Danielle Citron [00:53:25] So takeaway intimate privacy is indispensable to a life of flourishing. Right. The idea that our intimate life is ours and we can experiment and play and figure out who we are, be seen by others with integrity. Like, I don't want people just to be seen as their genitals. Right. I want to protect you from having your insurance premiums be raised because you have bad cramps at the end of the month. I want to ensure that we can use all these tools and services that do. They say they make our lives better. Okay, great. You know, I'm not going to knock a dating app or. A Perry tracking app. But do you need to sell my data to marketers and in turn to data brokers? You don't and you shouldn't. It's about privacy is too important. And so what do they say? Like pave paradise and put up a parking lot as Joni Mitchell's fabulous song? I don't want us to completely give it all away and then just say, Oh, I'm sorry. Like, we gave it away. So, you know, that's just not true. We control what we build. We control. We meaning the proverbial companies, governments, individuals. Like we're in charge of this project. I don't want it to get too far out ahead of us so that people can say, I have no privacy. That's what. But at the Sun Microsystems CEO Scott McNealy in 1998, I think said, like, you have zero privacy, get over it. Absolutely not true. Right. No. That serves your bottom line, but not mine. Right. And so I think we need to get on top of this now so that people get the intimate privacy that they want and expect so they can get the intimate privacy that they deserve.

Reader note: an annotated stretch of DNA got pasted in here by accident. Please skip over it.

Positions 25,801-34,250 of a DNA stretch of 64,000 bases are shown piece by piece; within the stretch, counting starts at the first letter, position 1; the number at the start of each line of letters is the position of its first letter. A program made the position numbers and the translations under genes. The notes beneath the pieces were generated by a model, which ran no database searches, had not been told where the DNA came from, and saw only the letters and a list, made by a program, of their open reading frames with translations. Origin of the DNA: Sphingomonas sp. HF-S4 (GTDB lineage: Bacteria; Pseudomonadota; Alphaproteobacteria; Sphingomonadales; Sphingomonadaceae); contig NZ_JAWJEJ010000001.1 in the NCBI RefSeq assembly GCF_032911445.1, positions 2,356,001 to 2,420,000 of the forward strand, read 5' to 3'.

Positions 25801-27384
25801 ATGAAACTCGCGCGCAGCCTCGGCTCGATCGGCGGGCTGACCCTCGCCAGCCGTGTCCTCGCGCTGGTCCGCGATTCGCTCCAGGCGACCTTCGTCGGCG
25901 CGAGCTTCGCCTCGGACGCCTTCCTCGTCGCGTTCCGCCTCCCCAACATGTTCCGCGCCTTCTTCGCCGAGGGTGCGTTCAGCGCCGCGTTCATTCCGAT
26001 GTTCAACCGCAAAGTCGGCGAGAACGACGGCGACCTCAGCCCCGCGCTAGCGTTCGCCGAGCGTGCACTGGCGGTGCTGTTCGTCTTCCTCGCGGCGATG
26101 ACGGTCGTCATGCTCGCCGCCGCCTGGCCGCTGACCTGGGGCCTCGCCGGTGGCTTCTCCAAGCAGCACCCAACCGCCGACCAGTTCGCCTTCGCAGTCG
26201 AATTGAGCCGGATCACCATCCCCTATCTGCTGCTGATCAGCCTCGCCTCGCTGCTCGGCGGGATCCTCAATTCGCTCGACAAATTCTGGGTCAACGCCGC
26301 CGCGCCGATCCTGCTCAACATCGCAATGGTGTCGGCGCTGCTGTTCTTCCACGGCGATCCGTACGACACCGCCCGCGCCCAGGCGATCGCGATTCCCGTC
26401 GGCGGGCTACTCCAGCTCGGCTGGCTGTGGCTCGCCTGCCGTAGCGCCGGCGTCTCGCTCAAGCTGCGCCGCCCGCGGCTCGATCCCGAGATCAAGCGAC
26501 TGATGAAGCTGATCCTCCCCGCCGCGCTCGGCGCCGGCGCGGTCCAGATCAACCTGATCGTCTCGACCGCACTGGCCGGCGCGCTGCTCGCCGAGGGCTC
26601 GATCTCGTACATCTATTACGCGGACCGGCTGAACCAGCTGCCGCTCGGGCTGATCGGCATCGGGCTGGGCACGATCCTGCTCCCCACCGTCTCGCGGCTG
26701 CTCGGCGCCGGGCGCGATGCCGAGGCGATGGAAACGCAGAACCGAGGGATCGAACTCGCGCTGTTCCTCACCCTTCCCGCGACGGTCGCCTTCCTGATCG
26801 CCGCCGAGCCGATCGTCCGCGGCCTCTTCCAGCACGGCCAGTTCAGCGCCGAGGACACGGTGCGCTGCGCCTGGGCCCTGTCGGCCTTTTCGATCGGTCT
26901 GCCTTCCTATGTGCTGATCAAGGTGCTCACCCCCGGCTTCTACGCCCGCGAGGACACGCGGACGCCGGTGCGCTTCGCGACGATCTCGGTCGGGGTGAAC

Steven Parton [00:55:08] Well said. Well, Danielle, thank you so much for your time and for this very well-articulated conversation. 

Danielle Citron [00:55:16] I thank you so much for having me. And that's a lot of fun.